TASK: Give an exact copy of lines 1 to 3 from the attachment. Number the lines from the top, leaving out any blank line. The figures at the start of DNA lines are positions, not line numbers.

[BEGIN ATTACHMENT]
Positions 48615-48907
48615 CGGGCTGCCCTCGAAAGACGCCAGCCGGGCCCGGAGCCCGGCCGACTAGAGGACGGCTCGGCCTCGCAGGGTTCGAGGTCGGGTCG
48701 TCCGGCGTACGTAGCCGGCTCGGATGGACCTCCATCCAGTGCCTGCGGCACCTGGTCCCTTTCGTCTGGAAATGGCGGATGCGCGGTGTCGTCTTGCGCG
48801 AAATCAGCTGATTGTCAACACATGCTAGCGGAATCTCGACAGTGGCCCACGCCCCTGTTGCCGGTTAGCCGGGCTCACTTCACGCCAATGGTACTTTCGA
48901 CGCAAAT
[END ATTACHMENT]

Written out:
Positions 48615-48907
48615 CGGGCTGCCCTCGAAAGACGCCAGCCGGGCCCGGAGCCCGGCCGACTAGAGGACGGCTCGGCCTCGCAGGGTTCGAGGTCGGGTCG
48701 TCCGGCGTACGTAGCCGGCTCGGATGGACCTCCATCCAGTGCCTGCGGCACCTGGTCCCTTTCGTCTGGAAATGGCGGATGCGCGGTGTCGTCTTGCGCG